Mozambique has fallen from 112th to 144th position in the annual Corruption Perceptions Index, published by the global anti-corruption body, Transparency International (TI).
Unveiling the 2016 TI report at a Maputo press conference on Wednesday 25 January, Baltazar Fael, a researcher for CIP, the Mozambican chapter of TI, noted that Mozambique’s classification in the index had not shifted very much in the previous four years – it had been ranked in 123rd position in 2012, 119th in both 2013 and 2014, rising to 112th in 2015.
But in the 2016 index, Mozambique fell by 32 places, a decline that Fael described as “unprecedented”. Mozambique had the sharpest fall in the index of any country.
For this year’s index TI researched 177 countries, giving each of them a score depending on the perception of public sector corruption.
The higher the score, the cleaner a country is considered. Regarded as the least corrupt countries in the 2016 index are Denmark and New Zealand, each with a score of 90, Finland (89) and Sweden (88).
At the other end of the index, the most corrupt country is one which barely has a state at all – Somalia, with a score of 10. It is followed by South Sudan (11), North Korea (12) and Syria (13).
Mozambique’s score used to be fairly steady – 31 in 2012, 30 in 2013, and 31 in 2014 and 2015. But in the latest report, it has tumbled to 27, tying with GuineaConakry and Mauretania, and one point above Bangladesh.
Fael attributed Mozambique’s fall down the index partly to the scandal of the “hidden debts”. These are the government-guaranteed loans to the security-related companies Proindicus and MAM, amounting to a total of over US$1.1-billion.
The Managing Director of the IMF, Christine Lagarde, publicly described these undisclosed loans as an example of corruption, and they led the IMF, and Mozambique’s other western partners, to suspend financial co-operation with the government.
“It is only a matter of looking at the issue of international corruption involving Mozambican agents and senior
government officials. We believe that this has contributed greatly to Mozambique falling 30 positions in the Transparency International ranking, together with other cases of corruption that have arisen in Mozambique”, he adds.
For Fael, this has consequences. “The whole world, somehow, looks at Mozambique as a non-viable country where one cannot invest, and as a country where everything is corruption, where institutions, politicians and employees have no credibility”, he says.
In brief: “There is no credibility about the activities carried out in this country”, Fael concludes.
Other factors possibly involved in Mozambique’s low ranking are scandals involving large bribes from Brazilian companies. Thus, last year the Brazilian aircraft manufacturer, Embraer, was fined US$225-million by the American and Brazilian authorities for offering bribes in four countries, including Mozambique.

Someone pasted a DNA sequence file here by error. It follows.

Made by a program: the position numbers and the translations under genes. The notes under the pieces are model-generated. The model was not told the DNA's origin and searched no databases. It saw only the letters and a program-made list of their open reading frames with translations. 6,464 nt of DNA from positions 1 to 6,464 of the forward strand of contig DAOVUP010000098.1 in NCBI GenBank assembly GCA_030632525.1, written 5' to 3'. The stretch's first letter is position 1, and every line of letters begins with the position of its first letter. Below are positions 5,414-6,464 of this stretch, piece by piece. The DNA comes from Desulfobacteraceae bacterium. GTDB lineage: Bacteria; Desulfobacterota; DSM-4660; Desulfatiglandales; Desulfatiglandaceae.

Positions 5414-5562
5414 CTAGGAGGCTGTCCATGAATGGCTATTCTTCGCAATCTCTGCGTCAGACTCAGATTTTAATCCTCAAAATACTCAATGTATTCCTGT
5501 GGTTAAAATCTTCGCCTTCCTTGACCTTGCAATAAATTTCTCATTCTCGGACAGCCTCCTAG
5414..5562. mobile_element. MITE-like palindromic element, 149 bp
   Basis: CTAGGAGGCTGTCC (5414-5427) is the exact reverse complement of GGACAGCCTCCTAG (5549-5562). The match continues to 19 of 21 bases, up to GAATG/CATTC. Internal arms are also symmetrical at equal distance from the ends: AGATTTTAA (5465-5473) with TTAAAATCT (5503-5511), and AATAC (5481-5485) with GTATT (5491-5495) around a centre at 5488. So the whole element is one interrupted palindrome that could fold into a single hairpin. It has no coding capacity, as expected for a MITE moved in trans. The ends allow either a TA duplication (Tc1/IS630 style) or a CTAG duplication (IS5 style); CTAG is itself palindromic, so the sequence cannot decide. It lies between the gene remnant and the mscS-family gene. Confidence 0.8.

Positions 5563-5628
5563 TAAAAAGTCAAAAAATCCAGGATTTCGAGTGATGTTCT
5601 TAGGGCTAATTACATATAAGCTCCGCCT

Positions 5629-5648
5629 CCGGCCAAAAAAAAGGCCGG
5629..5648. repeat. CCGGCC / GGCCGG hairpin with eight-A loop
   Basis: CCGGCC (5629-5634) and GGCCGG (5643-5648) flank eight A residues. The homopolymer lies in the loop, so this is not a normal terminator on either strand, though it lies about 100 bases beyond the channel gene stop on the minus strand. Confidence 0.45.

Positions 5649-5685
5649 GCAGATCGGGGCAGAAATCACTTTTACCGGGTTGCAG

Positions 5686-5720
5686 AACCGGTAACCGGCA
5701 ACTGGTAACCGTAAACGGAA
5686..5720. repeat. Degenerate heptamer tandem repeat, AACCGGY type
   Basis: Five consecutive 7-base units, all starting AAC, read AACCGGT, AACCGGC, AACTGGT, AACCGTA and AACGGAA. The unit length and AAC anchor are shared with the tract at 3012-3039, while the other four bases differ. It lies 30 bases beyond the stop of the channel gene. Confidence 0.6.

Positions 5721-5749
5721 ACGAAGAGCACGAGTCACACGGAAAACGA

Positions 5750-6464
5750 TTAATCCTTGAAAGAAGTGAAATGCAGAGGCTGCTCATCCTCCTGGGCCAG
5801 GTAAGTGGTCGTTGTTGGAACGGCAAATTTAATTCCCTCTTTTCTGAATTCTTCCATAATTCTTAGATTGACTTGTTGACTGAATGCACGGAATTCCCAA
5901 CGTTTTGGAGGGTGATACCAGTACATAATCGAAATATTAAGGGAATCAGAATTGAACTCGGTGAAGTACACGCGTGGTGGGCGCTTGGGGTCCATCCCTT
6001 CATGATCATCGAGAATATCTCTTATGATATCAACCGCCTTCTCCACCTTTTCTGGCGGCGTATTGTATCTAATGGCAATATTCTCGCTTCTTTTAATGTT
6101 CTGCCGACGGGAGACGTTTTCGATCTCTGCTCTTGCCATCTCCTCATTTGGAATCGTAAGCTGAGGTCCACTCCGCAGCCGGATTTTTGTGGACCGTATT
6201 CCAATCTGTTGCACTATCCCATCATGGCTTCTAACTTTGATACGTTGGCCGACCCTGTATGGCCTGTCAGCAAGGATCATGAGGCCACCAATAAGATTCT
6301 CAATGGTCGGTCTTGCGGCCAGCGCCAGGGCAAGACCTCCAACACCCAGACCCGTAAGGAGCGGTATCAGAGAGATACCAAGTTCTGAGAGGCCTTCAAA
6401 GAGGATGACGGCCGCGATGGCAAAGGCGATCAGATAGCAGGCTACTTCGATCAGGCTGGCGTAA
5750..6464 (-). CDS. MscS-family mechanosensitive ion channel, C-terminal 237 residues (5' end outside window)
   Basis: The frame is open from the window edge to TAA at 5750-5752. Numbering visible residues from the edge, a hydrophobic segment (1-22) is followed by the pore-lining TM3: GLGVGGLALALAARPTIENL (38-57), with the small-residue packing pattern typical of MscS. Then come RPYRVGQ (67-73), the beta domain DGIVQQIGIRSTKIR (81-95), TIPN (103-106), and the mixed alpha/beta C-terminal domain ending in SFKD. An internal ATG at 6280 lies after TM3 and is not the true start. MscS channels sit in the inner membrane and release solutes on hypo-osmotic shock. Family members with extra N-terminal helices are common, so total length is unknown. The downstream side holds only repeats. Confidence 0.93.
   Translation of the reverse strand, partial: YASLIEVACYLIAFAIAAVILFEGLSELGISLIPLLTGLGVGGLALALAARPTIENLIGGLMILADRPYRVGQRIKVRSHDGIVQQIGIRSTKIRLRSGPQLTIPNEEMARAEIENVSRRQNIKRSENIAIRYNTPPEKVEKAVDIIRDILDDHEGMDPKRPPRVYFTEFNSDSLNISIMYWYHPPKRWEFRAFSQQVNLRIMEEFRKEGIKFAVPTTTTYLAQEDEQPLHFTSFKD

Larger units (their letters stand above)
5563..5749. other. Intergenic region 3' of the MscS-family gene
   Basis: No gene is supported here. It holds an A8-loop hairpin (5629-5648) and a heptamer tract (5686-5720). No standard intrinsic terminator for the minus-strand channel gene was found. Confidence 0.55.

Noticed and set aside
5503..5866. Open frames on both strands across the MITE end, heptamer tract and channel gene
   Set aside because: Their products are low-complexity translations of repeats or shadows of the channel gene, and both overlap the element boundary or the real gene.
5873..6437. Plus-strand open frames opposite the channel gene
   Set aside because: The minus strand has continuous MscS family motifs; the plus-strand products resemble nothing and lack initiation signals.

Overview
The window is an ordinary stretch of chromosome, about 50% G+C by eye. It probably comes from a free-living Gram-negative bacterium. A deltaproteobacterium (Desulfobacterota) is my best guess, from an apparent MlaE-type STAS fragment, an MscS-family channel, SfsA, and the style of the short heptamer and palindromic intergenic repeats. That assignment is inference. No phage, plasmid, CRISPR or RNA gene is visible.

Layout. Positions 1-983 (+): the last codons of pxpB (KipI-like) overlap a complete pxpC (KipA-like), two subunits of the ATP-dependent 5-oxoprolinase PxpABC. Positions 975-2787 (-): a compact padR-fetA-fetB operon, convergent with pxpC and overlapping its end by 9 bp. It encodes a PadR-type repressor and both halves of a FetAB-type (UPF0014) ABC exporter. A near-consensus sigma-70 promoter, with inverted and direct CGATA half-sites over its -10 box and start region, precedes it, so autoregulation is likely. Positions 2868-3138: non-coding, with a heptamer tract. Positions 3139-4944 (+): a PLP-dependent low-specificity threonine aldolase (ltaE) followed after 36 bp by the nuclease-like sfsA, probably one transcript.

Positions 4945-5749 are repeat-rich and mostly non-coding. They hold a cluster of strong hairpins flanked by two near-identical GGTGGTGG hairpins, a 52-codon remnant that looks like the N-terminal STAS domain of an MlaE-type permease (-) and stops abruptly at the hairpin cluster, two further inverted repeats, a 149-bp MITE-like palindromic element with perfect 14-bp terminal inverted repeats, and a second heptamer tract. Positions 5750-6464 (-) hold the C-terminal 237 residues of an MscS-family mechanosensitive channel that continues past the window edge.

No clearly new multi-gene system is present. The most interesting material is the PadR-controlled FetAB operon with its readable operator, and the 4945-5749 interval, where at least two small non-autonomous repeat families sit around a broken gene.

The Mozambican case involved a bribe of US$800,000 to sweeten the purchase of two Embraer aircraft by Mozambique Airlines (Linhas Aéreas de Moçambique, LAM).
Documents from the Brazilian federal prosecution service name two Mozambican officials involved in receiving this money, the former chairperson of LAM, José Viegas, and Mateus Zimba who, at the time, was the director of the Mozambican operations of the South African petrochemical giant, Sasol.
The Brazilian construction company, Odebrecht, confessed to an international network of bribery, including a US$900,000 bribe in Mozambique. To date the names of those who received this bribe have not been revealed.
While some countries involved in the scandal moved promptly against Odebrecht, the Mozambican authorities have so far done nothing. Both the Peruvian and the Panamanian authorities decreed that Odebrecht could no longer bid for international tenders in their countries.
Fael said there is nothing to prevent Mozambique acting likewise and putting Odebrecht on a black list.
CIP argues that the weakness of the Mozambican courts and prosecution services in dealing with corruption cases also contributes to Mozambique’s poor showing on the TI index.
Fael argued that the “strong links” between the judiciary and the executive lead to situations of impunity when dealing with large scale corruption.
He claimed that “the independence of the judiciary is merely formal, and the autonomy of the Public Prosecutor’s Office is very tenuous”.
In an earlier report on the costs of corruption, CIP had warned that, between 2002 and 2014, corruption had cost the Mozambican economy over US$4.8billion.
In 2014 alone, corruption had led to the loss of investment projects valued at US$90-million.
It had increased the costs of production and damaged the competitiveness of the Mozambican private sector.
CIP blamed corruption for crowding out clean foreign investors in favour of
investors with a dubious reputation. It also damaged Mozambique’s reputation as a destination for foreign direct investment.
Eight of the other members of the Southern African Development Community (SADC), score better than Mozambique on the TI index, and only four score worse.
The list of SADC members, according to their positions on the index, is as follows:
Botswana (35th position, score of 60)
Mauritius (50th, score of 54)
Namibia (53rd, score of 52)
South Africa (67th, score of 45)
Lesotho (86th, score of 39)
Zambia (89th, score of 38)
Tanzania (119th, score of 32)
Malawi (122nd, score of 31)
Mozambique (144th, score of 27)
Madagascar (150th, score of 26)
Zimbabwe (155th, score of 22)
Democratic Republic of Congo (157th, score of 21)
Angola (164th, score of 18)
Two SADC members, Swaziland and Seychelles, are not included in the TI index.
Source: Deutsche Welle/Agencia de Informacao de Moçambique
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